"A voice inside told me I didn't belong here, that there was another life waiting for me. And with each passing year, that voice became louder."

I am still thinking of this book days after finishing it - Brinley's story has really got under my skin. It's so different to other books by Melissa Brown, and even though I loved Picturing Perfect and Unwanted Stars, Wife Number Seven is in a class of its own. It was mesmerising, heart breaking, and had me biting my nails on more than one occasion. It's also a really beautiful story of a young woman finding herself and rising above the oppressive society she has grown up in.

Brinley lives in a Mormon compound that is strictly religious and adheres to the polygamous lifestyle. She is the seventh wife of Lehi Cluff, and also the youngest. She also happens to be the only wife yet to bear him a child. Brinley is different, she feels there must be more to life than the one she is living at the moment. She's like a caged bird, just waiting for the moment she will be able to fly away, but she's also too afraid to rock the boat. So she does as she is told, making do with her frequent trips into town to get supplies for the Cluff Household. It's on one of these trips to town when Brinley meets Porter, a man who was exiled from the community because of his rebellious behaviour, and that turns out to be the one meeting that changes Brinley's life forever.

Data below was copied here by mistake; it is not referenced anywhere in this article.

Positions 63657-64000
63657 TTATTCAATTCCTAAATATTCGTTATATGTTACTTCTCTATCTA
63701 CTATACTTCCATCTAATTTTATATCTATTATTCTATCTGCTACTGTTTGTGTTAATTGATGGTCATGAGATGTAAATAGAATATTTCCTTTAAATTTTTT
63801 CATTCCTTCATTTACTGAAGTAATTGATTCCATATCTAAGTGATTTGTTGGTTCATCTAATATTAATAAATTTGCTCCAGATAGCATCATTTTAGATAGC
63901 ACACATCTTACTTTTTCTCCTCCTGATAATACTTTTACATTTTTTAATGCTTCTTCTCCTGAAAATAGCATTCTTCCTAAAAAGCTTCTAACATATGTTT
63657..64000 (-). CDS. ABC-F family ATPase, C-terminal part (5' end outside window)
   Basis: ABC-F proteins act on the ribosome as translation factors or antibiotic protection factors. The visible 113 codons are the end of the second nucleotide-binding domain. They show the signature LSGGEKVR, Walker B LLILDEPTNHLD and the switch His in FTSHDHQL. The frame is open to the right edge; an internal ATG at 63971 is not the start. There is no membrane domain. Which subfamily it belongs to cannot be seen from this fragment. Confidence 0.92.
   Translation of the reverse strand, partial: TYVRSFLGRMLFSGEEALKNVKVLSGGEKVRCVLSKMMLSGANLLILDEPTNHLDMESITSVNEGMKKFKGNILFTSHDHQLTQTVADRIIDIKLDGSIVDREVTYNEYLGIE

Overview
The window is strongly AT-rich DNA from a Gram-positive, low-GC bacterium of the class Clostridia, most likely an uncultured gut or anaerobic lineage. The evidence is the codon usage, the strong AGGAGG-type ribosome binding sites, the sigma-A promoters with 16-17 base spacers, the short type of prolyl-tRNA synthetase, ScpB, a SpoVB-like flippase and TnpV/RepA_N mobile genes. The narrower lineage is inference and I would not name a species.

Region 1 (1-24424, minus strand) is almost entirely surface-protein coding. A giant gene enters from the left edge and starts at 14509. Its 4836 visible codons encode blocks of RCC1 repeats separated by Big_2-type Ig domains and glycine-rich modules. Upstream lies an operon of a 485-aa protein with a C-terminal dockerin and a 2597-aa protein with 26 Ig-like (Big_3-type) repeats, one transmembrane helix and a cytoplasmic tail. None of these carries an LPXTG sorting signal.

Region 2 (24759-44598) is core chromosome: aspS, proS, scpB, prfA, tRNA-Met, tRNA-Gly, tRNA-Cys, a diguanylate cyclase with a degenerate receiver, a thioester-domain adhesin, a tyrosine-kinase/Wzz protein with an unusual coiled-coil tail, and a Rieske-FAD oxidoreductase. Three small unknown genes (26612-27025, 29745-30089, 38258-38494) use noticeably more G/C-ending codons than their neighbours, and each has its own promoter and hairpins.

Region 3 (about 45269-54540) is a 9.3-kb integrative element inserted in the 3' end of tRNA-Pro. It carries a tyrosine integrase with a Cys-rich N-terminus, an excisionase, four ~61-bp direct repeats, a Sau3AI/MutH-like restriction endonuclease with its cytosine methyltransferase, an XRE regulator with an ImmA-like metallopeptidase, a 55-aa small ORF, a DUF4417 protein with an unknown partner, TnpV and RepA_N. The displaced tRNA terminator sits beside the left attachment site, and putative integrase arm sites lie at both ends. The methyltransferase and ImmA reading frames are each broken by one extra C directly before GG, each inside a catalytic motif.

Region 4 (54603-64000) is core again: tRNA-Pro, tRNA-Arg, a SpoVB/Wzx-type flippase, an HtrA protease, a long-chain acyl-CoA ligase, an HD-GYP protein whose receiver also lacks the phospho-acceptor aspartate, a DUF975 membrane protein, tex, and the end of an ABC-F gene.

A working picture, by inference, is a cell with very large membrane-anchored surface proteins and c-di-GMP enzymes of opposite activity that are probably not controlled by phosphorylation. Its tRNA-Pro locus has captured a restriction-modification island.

Porters issues don't put me off, I LOVE that he isn't perfect. It's hard to say too much without giving away spoilers, but I find it refreshing to have a hero who has these issues and is facing a battle to turn his life around. Brinley coming into his life is a ray of sunshine in his dark world and she gives him something to aim for.